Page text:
The Complainant's Golden Globe Award Ceremony is world famous. The unchallenged evidence of the Complainant is that it is this year celebrating its 65th Anniversary and the Panel accepts this as fact.
The Domain Names were registered on January 20, 1998.
The Complainant is the registered proprietor of three US trade mark registrations for the words, GOLDEN GLOBE, covering inter alia services associated with its award ceremony. The earliest of the Complainant's registered rights date back to 2000.
The Complainant's representative wrote to the Respondent on October 8, 2007 drawing the Respondent's attention to the Complainant's rights in respect of the trade mark, GOLDEN GLOBE, and seeking transfer of the Domain Names. The Complainant received no reply and sent a “chaser” on October 22, 2007. Again, the Complainant received no reply.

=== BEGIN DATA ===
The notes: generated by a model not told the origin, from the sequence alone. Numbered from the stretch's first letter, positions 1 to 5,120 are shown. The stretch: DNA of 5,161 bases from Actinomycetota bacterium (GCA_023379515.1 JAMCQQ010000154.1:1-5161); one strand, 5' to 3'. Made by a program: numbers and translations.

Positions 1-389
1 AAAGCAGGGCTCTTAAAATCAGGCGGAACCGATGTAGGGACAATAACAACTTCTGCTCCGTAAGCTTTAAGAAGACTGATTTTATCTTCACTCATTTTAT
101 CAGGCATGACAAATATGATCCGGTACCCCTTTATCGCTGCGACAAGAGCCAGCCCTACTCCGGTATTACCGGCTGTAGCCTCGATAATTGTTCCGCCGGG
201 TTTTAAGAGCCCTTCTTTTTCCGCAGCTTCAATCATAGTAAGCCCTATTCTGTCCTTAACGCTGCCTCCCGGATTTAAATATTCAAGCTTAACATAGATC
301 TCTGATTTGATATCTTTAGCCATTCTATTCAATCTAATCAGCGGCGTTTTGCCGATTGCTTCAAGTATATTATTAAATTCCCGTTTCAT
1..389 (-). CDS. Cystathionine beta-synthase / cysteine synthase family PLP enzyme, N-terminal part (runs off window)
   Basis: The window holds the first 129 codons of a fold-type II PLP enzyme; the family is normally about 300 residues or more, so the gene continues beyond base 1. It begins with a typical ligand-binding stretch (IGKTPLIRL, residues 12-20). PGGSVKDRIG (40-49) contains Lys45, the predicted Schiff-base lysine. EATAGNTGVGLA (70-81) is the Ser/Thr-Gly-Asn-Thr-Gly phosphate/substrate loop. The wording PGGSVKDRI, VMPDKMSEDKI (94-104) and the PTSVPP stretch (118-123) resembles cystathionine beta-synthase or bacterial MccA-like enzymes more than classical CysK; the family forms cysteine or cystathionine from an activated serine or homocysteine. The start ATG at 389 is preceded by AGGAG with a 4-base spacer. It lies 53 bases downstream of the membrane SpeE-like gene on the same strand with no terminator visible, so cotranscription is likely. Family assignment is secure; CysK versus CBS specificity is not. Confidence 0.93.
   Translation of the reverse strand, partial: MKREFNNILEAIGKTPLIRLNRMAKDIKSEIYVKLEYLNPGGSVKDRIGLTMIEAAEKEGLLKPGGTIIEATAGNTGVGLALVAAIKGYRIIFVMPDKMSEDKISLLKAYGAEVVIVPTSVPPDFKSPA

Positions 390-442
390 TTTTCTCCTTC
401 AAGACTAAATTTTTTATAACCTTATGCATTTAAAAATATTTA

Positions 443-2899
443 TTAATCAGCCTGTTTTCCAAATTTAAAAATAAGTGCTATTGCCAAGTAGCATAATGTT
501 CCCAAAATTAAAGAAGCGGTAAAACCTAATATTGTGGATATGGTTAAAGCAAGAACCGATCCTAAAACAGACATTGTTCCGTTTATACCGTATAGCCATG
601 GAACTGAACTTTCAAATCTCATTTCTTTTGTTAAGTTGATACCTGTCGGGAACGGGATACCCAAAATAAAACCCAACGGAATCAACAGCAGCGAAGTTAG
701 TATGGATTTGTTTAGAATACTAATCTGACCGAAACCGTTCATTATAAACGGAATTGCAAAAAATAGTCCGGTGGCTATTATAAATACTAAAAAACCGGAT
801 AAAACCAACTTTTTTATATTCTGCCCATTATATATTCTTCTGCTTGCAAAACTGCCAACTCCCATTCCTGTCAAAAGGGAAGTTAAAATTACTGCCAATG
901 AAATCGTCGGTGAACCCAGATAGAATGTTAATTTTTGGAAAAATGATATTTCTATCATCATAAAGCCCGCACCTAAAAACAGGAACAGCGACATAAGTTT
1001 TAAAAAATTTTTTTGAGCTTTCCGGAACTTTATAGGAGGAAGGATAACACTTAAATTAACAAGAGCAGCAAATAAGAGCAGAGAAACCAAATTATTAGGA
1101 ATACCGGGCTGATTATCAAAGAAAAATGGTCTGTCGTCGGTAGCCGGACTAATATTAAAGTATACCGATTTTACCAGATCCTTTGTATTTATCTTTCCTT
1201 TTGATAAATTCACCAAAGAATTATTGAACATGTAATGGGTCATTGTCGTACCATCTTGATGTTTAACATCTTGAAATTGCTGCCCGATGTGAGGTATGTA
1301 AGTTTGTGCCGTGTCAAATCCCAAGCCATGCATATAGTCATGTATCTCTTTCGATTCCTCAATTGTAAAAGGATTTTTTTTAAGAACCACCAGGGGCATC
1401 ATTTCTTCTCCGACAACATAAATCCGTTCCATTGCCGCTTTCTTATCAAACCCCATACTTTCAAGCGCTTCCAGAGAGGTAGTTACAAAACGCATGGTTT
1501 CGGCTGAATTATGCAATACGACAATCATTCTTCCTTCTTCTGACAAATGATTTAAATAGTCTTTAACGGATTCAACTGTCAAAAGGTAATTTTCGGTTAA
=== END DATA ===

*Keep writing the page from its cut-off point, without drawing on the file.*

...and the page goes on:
The Complainant contends that the Domain Names are identical or confusingly similar to the Complainant's registered trade mark, GOLDEN GLOBE, in respect of which it also claims unregistered rights.
The Complainant contends that the Respondent has no rights or legitimate interests in respect of the Domain Names. The Complainant recites the examples of what shall constitute rights or legitimate interests for this purpose as set out in paragraph 4(c) of the Policy and contends that none of them is applicable.
Finally, the Complainant contends that the Domain Names were registered and are being used in bad faith. The Complainant asserts that the fact that the registrations prevent the Complainant from registering them is itself evidence of bad faith use. Additionally, the Complainant points to the fact that the Administrative Contact for the Domain Names is identified as FOR SALE (or rather SALE, FOR), which the Complainant contends is indicative of the fact that the Respondent registered the Domain Name with a view to selling it at a profit.